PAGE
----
Sentiment Analysis

Sentiment analysis (or 'opinion mining') is the field of computational linguistics that deals with the automatic identification of users' emotions, evaluations, and subjective judgements in text. Due to the high diversity of the ways in which people can express their opinions, sentiment analysis is commonly considered to be a highly domain-dependent task. However, lexicon-based approaches can capture the domain-neutral sentiment words to a large extent.

Opinions can be analyzed at different levels of language granularity: for a complete text, a sentence, and on the subsentential level. Finally, a common distinction is between coarse-grained (determine just the polarity or 'semantic orientation' of a piece of text) and fine-grained (determine holder, target, and polarity of the opinion) analysis.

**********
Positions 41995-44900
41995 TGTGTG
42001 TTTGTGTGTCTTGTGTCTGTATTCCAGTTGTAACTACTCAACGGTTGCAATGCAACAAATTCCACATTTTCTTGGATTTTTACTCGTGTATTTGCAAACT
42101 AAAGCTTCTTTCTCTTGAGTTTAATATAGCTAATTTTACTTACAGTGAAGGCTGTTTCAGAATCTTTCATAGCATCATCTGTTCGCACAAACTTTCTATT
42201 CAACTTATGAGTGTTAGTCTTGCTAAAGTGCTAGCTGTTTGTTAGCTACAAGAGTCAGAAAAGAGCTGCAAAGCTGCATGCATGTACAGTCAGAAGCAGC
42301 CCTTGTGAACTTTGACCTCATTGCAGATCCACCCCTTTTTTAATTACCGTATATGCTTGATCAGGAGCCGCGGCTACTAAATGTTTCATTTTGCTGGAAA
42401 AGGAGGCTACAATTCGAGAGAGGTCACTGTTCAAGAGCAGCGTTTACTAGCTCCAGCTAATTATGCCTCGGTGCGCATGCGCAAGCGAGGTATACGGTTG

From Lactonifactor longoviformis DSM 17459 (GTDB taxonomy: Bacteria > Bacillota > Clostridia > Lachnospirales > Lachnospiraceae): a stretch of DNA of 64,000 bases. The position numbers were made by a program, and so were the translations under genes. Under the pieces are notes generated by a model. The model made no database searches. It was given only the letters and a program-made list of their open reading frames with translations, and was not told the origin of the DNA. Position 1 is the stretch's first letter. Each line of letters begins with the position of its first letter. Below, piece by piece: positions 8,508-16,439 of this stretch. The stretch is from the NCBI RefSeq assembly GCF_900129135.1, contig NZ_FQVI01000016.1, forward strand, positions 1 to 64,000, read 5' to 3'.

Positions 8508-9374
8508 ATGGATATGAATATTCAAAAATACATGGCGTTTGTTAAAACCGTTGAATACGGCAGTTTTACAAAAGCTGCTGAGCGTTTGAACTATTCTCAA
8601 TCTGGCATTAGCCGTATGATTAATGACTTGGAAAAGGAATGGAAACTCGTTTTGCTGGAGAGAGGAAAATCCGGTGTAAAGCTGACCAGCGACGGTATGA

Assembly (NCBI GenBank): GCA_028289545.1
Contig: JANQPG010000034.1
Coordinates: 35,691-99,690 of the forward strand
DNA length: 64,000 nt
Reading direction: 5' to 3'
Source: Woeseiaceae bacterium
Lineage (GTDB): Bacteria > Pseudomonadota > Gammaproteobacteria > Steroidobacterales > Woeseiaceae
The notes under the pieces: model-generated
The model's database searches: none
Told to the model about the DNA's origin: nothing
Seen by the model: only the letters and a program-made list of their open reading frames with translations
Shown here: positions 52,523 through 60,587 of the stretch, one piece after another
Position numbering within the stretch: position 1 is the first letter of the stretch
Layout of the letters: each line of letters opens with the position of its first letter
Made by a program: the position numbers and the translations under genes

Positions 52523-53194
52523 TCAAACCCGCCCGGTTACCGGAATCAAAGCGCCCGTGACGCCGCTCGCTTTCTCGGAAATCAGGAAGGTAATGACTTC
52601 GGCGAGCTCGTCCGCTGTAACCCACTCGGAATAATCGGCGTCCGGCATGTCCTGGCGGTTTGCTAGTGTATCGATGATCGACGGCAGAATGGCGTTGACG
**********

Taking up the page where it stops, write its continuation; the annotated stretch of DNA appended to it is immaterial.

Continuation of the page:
In our group, we work on both English and German and on a range of different domains and genres, including newspaper articles, product reviews and Twitter microblogs. The English work is a collaboration with the group of Prof. Maite Taboada (Simon Fraser Univ., Vancouver), who developed the SO-CAL system (Taboada et al. 2011), and we showed how it can be successfully merged with a document's genre structure analysis (Taboada et al. 2009).

For German, we currently focus on sentiment analysis for Twitter (Sidarenka 2016) and on methods for generation lexical resources for that task (Sidarenka/Stede 2016).

Related Projects

Related publications: